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June 14, 2012  |  Announcements

Cytobank Reports: Cisplatin Viability Stain for Mass Cytometry

The newest edition to our repertoire of Cytobank Reports is the work of Harris Fienberg, a Ph.D. candidate in Garry Nolan’s lab at Stanford University. Harris and colleagues developed a cisplatin-based viability stain for mass cytometry, which now allows researchers to discriminate between live and dead cells in mass cytometry experiments. You can visualize and analyze the raw data first hand on Cytobank. Click here to access the report.

You can also read more about Reports in general in our previous blog post on Cytobank Reports.

– Angela

June 11, 2012  |  Announcements

Upcoming meeting: CYTO 2012

CYTO 2012 is coming up later this month, and we thought we’d highlight some posters and talks.

Make sure to stop by the DVS Sciences booth (#412) to learn about Cytobank’s mass cytometry analysis resources, and visit the BD Biosciences booth (#101) for information on the Cytobank-powered FACSelect resource.

June 23-27, 2012
CYTO 2012
XXVII Congress of the International Society for Advancement of Cytometry (ISAC)
Congress Center Leipzig
Leipzig, Germany

Friday, June 22

Pre-Congress Course: Advanced Flow Cytometry Data Analysis

Module 2: Visualizing Data
Talk 2: Data Analysis in the Cloud: Community-based analyses, heat maps, SPADE – Jonathan M. Irish
10:45 – 11:05am

Module 4: Application-Oriented Data Analysis Issues
Talk 3: Phosphoantigens – Jonathan M. Irish
2:30 – 3:00pm
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May 5, 2012  |  Announcements

PDF Enhancements in Cytobank

On Cytobank, you can download the Illustrations you’ve built with our Print View and PDF tools. These are useful for generating figures for publications, printing for your lab notebook, and keeping a local copy of your Illustrations.

Our latest additions to this functionality include the ability for users to change the page size of PDFs such that large illustrations are no longer truncated horizontally.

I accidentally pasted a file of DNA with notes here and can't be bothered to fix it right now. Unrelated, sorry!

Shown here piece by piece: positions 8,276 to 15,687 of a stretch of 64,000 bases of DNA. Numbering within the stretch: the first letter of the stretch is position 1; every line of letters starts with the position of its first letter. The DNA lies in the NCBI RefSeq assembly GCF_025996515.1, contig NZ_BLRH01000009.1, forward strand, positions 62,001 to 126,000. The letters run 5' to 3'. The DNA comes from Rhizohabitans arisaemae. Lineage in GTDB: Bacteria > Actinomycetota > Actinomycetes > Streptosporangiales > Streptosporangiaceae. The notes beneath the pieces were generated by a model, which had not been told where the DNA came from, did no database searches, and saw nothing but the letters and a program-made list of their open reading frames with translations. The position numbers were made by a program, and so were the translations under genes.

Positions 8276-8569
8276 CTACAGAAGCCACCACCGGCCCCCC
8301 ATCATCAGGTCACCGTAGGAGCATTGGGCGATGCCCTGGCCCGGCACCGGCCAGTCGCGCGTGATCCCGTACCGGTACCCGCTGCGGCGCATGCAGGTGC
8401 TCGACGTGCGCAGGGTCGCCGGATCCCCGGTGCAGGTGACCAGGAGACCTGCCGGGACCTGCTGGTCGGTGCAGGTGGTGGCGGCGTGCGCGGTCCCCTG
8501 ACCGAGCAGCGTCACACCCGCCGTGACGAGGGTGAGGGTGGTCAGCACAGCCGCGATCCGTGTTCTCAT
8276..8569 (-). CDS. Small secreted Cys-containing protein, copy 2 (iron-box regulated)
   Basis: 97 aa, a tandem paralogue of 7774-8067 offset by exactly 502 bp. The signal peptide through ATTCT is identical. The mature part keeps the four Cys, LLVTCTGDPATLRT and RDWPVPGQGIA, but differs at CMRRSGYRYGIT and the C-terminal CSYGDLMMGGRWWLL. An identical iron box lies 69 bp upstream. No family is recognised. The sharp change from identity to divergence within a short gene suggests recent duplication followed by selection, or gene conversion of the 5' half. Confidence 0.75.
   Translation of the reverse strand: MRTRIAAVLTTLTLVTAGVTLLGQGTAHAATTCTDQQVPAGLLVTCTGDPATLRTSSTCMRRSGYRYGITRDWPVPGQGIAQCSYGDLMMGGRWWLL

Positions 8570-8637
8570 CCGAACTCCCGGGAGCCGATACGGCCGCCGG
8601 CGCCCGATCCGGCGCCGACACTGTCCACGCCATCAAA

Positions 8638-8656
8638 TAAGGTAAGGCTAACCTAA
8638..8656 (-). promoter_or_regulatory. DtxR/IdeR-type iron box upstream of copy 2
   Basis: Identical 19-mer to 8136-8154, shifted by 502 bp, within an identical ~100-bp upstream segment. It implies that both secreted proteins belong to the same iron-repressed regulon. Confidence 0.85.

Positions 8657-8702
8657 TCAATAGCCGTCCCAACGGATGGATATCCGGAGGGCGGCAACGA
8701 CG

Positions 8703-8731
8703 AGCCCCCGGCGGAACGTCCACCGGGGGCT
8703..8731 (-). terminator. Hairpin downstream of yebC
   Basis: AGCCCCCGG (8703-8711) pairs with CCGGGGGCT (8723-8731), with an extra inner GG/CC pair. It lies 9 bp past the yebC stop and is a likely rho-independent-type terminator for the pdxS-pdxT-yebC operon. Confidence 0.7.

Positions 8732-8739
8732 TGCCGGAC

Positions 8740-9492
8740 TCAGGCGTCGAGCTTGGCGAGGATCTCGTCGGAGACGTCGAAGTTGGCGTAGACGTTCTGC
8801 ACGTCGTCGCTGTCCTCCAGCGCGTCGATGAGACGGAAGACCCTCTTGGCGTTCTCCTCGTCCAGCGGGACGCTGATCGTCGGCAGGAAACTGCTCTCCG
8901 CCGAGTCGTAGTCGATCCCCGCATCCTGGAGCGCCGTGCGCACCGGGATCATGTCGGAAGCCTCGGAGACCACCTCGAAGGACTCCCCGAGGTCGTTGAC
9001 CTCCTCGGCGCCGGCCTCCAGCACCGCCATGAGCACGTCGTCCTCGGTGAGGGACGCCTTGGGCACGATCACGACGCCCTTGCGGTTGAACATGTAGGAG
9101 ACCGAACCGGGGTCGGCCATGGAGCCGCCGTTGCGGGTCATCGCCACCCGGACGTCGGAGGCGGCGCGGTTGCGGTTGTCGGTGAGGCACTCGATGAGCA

Here is an overview of the changes:

Page formatting options

You can now select among a range of paper size options for PDFs, including three fixed-size options that constrain the page dimensions if you’re looking to print your plots (Letter, A4, and Poster) and two auto-fit options that scale the width and height of the PDF to exactly fit your document dimensions. The difference between the two auto-fit options has to do with limitations imposed by Adobe Acrobat Reader software, which will only open documents that do not exceed 200 inches in either dimension. So, if you plan on generating very large arrays of plots and want to use Adobe Acrobat Reader to view the PDF, you’ll need to select the “Very Large” auto-fit option, which inserts page breaks every 200 inches. If you do not want page breaks in your PDF and can use alternate software such as Adobe Illustrator to open your PDF, then choose the “Infinite” auto-fit option. With every page formatting option, if you choose a plot size and type combination that exceeds the width of the page format you have selected, an orange warning box will appear on the PDF generation page asking you to select a format with larger dimensions or to alter your plot size.